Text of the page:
U.S. Middle East Policy after the Gaza Flotilla Incident

(Washington Institute for Near East Policy) Robert Satloff - Washington still has not made a public, ironclad commitment to prevent the UN from creating its own inquiry into the Gaza incident. And the U.S. did not stop the Security Council from adopting a condemn-first, ask-questions-later approach on the incident. By its own admission, the Security Council said it had no idea what actually happened on the Turkish vessel, but that did not stop it from issuing, with U.S. acquiescence, a presidential statement condemning Israel. Ten days after the Gaza episode, the U.S. scored a diplomatic success by gaining Security Council assent to a new resolution tightening sanctions on Iran. One fact is abundantly clear: once again, the "linkage argument" - that U.S. diplomatic interests suffer from America's close connection to Israel - has been shown to be totally wrong. The Gaza crisis had no impact on the Iran sanctions vote. The "no" votes were "no" votes before the crisis; the "yes" votes were "yes" before the crisis. In the view of Turkish Prime Minister Erdogan, Hizbullah is a responsible actor in Lebanon; Hamas is a legitimate resistance group; and Iran and Syria are Ankara's strategic partners. The question for the U.S. is whether and how to exact a price for Erdogan's brazen decision to spit in its face by leading the opposition to the Iran sanctions effort. The writer is executive director of the Washington Institute.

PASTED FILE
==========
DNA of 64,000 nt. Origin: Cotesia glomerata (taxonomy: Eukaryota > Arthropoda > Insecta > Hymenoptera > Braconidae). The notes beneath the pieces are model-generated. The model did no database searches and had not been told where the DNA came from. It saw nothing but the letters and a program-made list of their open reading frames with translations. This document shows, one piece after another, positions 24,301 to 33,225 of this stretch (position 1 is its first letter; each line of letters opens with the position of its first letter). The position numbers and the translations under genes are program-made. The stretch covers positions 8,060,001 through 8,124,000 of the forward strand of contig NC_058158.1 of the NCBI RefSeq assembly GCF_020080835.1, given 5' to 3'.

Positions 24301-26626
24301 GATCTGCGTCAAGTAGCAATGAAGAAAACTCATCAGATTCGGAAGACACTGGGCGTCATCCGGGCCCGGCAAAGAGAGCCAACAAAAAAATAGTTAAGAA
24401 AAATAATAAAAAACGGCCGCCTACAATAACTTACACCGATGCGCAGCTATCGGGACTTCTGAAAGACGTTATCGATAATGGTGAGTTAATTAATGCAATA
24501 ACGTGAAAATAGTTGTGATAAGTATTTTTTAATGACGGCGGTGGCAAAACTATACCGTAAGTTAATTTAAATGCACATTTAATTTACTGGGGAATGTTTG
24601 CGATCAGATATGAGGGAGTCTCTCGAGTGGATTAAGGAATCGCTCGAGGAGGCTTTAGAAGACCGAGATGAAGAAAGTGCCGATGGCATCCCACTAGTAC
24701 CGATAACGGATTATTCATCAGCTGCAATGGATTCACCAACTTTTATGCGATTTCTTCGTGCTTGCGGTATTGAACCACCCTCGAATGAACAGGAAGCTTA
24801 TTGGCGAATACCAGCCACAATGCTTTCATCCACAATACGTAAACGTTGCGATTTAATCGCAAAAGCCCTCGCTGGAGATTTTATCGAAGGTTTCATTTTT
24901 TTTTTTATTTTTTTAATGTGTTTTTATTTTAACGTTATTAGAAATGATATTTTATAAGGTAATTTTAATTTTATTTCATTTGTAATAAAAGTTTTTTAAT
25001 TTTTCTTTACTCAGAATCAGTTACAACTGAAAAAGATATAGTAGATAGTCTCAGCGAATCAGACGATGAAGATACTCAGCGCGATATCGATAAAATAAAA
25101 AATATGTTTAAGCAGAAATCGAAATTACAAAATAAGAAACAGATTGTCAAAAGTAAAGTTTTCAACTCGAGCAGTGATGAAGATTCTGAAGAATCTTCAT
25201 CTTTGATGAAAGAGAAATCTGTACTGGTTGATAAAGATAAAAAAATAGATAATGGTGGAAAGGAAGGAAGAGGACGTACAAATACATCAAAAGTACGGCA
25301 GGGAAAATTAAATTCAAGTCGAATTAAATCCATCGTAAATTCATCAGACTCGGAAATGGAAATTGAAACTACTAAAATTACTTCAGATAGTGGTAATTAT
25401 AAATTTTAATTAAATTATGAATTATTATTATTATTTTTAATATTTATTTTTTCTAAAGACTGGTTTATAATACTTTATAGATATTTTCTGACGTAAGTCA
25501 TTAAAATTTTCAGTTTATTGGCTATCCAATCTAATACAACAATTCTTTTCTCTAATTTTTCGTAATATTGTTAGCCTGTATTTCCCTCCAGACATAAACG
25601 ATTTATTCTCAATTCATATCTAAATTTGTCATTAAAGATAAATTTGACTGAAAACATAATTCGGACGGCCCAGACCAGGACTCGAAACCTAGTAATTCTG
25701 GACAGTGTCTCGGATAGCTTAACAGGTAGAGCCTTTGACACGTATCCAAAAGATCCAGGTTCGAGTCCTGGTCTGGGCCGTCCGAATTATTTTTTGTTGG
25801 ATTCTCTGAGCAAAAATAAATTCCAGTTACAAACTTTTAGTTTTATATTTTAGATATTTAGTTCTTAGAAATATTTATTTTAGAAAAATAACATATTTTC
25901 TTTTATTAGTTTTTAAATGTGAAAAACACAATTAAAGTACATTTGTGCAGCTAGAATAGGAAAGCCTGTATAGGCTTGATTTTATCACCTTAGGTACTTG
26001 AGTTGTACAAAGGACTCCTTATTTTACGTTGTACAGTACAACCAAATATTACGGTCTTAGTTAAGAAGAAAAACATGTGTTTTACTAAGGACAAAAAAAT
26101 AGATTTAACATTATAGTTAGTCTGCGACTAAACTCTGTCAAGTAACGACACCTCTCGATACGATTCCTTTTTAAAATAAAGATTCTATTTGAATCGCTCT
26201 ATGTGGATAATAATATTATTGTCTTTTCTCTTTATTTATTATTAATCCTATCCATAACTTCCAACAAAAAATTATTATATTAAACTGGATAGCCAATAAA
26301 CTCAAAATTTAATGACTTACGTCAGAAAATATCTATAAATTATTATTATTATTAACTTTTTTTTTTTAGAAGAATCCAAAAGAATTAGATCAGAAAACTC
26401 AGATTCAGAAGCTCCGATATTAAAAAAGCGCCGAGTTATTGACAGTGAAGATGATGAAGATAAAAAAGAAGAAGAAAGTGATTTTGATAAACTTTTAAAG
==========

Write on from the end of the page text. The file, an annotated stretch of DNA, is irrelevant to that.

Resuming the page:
2010-06-22 08:12:47

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